Contact centers are usually the bedrock of any sort of live customer service operation. As a provider of this technology, Genesys Telecommunications Laboratories, a subsidiary of Alcatel, has been synonymous with assisted service. However, an acquisition last year — plus careful attention to pricing trends — has led Genesys to straddle the service fence, with one foot firmly planted in its familiar assisted terrain and the other stepping into self-service technology.
“I think one of the biggest issues in the contact business is the challenge in finding the right blend of skilled agents with enough information and resources to help customers in self-service,” Joseph Heinen, vice president of strategic marketing, told CRM Buyer Magazine.
Genesys has developed robust assisted-service technology — its suite 6 is a case in point. And the recent addition of Genesys Voice Portal to its portfolio of applications has greatly enhanced the company’s self-service side. “The combination of suite 6 and our voice portal technology makes that bridging of the self-service world and assisted world … much more powerful,” Heinen said.
The voice portal provides a new style of vXML (voice XML) access to Web data. It makes layers of information that enterprises have sought to deliver over the Web accessible to consumers or end-users by phone — simply by adding voice tags and scripting to the content. “It really expands the resources dedicated to making information available,” Heinen said.
The technology supporting the Genesys voice portal was developed by a company called Telera, which Genesys acquired last year. “We took Telera’s technology and integrated it into our contact-center service applications,” Heinen said, “so now we can [accommodate] users who might be appropriately served 80 percent of the time with self-service, but for certain cross-sales opportunities or customer service problems need to transition to assisted service.”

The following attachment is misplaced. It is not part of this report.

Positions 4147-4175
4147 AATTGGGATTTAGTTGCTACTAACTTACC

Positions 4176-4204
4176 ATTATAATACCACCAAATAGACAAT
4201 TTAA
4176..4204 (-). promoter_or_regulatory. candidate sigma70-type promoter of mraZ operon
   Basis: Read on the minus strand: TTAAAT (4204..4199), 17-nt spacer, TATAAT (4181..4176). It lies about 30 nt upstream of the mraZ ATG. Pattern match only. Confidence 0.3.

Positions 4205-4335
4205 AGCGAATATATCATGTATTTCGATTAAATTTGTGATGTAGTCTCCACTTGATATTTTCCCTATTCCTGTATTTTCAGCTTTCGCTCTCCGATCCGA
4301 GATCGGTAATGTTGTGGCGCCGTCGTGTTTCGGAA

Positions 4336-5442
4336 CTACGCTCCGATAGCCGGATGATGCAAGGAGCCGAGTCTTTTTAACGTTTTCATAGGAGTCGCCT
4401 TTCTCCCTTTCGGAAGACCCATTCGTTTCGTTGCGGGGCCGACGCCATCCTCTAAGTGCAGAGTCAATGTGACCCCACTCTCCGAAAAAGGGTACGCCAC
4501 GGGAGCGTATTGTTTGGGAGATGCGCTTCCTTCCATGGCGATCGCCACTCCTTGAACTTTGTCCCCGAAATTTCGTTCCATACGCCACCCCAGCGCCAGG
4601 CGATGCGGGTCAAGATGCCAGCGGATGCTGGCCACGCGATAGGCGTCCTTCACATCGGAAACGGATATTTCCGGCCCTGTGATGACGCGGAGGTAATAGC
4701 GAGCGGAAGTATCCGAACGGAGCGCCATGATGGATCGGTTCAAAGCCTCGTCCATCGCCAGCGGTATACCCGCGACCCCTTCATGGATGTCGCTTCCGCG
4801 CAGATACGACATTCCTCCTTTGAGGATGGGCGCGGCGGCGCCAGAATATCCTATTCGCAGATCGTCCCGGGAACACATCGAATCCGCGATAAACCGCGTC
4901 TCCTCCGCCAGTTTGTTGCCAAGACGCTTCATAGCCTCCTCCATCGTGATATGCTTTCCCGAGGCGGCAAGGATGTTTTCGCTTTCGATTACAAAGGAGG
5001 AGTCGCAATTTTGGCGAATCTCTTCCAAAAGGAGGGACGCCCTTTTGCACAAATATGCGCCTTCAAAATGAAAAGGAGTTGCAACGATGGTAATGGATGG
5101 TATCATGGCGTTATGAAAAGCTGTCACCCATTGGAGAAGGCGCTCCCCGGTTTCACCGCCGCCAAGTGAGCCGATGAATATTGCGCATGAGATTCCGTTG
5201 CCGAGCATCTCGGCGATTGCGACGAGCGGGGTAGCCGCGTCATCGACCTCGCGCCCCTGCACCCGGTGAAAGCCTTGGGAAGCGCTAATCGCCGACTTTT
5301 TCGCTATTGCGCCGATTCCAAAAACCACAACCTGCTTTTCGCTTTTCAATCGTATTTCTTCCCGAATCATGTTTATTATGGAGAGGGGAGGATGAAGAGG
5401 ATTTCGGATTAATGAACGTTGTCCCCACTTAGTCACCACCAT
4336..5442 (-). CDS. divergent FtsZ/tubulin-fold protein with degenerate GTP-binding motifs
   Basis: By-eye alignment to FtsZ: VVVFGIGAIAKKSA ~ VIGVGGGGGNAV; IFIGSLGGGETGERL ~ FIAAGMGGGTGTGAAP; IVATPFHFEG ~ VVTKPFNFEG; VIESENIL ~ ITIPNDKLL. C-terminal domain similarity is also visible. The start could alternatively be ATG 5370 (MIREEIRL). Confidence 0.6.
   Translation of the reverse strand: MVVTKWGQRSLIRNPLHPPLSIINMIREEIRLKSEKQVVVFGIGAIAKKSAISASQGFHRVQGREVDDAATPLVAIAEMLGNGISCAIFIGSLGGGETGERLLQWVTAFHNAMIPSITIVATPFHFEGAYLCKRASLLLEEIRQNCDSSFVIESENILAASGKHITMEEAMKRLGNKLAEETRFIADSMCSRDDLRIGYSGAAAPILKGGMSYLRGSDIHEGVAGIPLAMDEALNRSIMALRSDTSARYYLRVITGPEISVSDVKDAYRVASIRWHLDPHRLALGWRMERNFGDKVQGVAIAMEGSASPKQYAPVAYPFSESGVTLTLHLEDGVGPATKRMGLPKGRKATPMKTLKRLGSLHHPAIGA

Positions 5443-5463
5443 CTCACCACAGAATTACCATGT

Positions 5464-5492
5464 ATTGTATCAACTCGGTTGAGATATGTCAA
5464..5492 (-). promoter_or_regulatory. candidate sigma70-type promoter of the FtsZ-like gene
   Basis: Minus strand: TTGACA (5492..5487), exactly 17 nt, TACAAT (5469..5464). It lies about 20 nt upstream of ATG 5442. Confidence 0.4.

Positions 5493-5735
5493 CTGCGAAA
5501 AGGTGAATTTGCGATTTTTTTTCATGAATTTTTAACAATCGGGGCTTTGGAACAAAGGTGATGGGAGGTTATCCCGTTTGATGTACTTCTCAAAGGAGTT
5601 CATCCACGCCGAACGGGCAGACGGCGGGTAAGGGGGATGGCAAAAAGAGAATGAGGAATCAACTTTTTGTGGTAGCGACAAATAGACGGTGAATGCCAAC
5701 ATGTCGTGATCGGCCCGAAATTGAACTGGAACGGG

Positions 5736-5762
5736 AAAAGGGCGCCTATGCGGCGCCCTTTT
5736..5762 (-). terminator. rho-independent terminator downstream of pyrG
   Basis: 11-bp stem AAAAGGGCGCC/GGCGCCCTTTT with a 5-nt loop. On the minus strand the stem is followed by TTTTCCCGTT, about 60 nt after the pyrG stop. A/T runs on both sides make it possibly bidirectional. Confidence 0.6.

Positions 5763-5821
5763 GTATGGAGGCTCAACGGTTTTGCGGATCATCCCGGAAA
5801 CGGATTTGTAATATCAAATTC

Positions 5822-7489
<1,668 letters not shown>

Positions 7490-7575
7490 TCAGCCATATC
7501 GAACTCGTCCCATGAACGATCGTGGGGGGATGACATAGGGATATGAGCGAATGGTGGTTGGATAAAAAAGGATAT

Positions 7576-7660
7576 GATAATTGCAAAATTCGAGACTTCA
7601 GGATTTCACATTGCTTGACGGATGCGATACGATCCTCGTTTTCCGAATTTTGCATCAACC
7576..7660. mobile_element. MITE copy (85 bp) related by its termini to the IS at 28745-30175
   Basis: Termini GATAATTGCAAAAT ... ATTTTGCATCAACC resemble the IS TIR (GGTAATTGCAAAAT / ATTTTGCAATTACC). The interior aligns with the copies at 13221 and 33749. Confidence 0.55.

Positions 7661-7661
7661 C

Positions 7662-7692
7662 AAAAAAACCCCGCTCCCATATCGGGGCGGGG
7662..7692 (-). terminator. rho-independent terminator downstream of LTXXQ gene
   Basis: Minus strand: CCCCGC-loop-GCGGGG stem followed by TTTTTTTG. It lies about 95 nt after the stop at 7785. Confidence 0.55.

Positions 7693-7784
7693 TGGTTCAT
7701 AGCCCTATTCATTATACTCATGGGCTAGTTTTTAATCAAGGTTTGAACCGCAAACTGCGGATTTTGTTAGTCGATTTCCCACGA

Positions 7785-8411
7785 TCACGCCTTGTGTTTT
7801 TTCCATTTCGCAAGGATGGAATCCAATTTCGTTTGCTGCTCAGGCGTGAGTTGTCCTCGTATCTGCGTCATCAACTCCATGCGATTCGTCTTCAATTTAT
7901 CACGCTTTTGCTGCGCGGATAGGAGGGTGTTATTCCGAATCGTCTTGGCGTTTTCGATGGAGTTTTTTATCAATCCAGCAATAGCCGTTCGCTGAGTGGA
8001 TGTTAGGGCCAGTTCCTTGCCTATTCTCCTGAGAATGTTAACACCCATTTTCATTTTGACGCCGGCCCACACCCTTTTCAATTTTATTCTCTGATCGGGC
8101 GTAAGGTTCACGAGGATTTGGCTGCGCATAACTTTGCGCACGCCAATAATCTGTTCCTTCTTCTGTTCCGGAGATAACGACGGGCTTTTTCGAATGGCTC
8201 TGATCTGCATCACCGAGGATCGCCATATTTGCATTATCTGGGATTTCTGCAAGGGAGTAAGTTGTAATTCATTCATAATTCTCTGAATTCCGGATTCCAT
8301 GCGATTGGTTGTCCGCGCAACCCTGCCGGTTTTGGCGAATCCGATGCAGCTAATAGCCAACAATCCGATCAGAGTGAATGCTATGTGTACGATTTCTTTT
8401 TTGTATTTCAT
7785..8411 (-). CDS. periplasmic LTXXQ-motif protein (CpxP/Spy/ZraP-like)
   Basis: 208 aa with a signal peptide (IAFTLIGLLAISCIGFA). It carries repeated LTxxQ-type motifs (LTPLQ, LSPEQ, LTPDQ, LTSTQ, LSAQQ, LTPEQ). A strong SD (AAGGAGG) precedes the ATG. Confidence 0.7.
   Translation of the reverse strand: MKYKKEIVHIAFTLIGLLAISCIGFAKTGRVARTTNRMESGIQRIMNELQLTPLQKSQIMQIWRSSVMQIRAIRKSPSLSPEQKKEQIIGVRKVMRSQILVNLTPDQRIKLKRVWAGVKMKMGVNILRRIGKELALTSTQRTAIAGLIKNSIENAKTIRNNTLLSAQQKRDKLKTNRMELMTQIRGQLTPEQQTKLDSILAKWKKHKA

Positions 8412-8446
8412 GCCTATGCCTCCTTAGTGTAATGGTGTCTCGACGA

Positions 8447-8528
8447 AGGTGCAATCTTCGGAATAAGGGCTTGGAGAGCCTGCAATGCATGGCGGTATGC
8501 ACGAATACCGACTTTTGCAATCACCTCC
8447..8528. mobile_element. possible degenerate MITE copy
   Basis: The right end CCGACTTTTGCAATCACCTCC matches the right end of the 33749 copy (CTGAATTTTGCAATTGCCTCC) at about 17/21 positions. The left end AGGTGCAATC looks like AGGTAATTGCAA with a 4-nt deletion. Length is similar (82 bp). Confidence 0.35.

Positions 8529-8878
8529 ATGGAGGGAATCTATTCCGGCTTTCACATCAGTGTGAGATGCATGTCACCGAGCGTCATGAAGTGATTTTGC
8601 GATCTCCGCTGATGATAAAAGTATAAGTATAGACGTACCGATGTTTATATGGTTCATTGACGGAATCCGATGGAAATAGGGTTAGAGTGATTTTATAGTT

Suite 6, a comprehensive portfolio of customer interaction management and multichannel routing software for contact centers, is the umbrella application for all of Genesys’ assisted services. Most customers implement the suite’s framework application because it provides basic call-center functionality, Heinen said.
“Then they move on to routing, which allows them to be more sophisticated in their ability to tailor the customer experience — even moving that customer interaction to the right sort of assisted or selfservice,” he added.
Tying It to CRM
Another trend — in this case, renewed focus — driving new product development at Genesys is ever-growing demand for better integration among applications and businesses.
“One of the first things that CRM enterprise software customers ask … is, ‘How does all this contact-center technology play with what I already have?'” Heinen noted. “Being able to incorporate contact-center capabilities into an IT application is, needless to say, very important.”
To that end, Genesys has collaborated with Siebel, PeopleSoft and SAP to ensure that its framework, routing and voice portal capabilities link to the complementary functions on the CRM side.
Heinen cited the example of a marketing campaign created in a Siebel application. Once the company is ready to start pumping offers and related customer data through its contact center, “it hands the information over to our G-plus adapter that links the Siebel and Genesys suite, and we actually execute that campaign,” he said.
“It is snapping the contact center — which basically used to be a siloed operation — into the heart of CRM philosophy.”